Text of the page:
Performing Israel's Faith: Narrative and Law in Rabbinic Theology

By Jacob Neusner | Go to book overview

Chapter 3
The Aggadic Theology of Sin,
Repentance, and Atonement

Defining Sin

Judaism deals with both the outside world and the inner life of Israel, the holy people. We have now seen how lore and law negotiate the world of the borders and beyond, so defining Israel in relationship with the gentiles in terms of Israel’s relationship to God. That raises the question: What of that relationship when Israel sins? From relationships with outsiders, the narrative now turns to the interior dynamics of Rabbinic theology: the relationship with God of the Israelite and of corporate Israel, which forms a moral entity subject to God’s judgment unique in humanity. Each person individually is subject to divine rule. Israel collectively, not solely Israelites individually, is judged as well. Concerning the matter of sin, repentance, and atonement, the Aggadic exposition produces a cogent narrative. The Halakhic counterpart does the same. But the two tales scarcely intersect. The one—the Aggadah—explains the human condition, reaching back to the narrative of the fall from Eden, and the other, the Halakhah, devotes itself to atoning for sin through the blood-rite of the Temple on the Day of Atonement. Only at the very end—as readers will see in the conclusion of chapter 4—do the two narratives come together in a sublime account of God’s requirement for authentic repentance and true atonement.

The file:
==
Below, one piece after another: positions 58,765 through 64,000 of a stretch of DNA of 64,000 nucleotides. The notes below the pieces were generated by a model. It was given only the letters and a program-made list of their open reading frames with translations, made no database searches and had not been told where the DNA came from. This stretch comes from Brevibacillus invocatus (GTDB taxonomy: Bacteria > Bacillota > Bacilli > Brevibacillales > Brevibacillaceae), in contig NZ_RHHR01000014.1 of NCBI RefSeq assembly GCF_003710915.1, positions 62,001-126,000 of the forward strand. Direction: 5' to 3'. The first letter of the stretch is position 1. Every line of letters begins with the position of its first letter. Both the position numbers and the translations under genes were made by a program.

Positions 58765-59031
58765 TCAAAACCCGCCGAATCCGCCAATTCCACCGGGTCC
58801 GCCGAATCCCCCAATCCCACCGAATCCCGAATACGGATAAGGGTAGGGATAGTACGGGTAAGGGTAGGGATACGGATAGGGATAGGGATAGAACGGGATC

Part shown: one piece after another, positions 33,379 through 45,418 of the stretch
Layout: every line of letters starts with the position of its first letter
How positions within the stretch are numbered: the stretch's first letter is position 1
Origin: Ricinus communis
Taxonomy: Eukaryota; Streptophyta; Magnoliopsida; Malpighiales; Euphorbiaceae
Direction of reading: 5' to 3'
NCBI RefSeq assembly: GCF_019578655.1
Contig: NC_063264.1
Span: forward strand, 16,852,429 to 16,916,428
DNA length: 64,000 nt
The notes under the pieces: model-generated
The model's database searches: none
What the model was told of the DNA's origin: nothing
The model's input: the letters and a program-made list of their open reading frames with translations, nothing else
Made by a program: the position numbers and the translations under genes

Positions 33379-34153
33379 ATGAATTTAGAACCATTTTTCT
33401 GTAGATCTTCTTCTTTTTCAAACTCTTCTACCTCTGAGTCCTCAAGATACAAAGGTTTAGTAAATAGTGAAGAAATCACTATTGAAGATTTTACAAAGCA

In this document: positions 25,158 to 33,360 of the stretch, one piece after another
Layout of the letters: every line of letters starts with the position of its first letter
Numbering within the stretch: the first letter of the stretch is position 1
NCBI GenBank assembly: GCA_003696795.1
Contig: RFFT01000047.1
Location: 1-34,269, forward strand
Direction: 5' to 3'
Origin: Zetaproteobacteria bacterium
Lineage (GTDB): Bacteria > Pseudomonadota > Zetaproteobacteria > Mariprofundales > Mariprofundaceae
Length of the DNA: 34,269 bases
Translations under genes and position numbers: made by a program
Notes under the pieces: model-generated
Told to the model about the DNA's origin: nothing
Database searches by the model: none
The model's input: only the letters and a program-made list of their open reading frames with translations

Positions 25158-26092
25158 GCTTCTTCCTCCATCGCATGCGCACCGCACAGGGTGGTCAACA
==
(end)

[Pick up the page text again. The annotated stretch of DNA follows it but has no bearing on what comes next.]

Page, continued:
Sin explains the condition of Israel. The governing theory of Israel, that had Israel kept the Torah from the beginning, holy Israel would never have had any history at all but would have lived in a perfect world at rest and balance and order, is now invoked. There would have been nothing to write down, no history, had Israel kept the Torah. None can imagine a more

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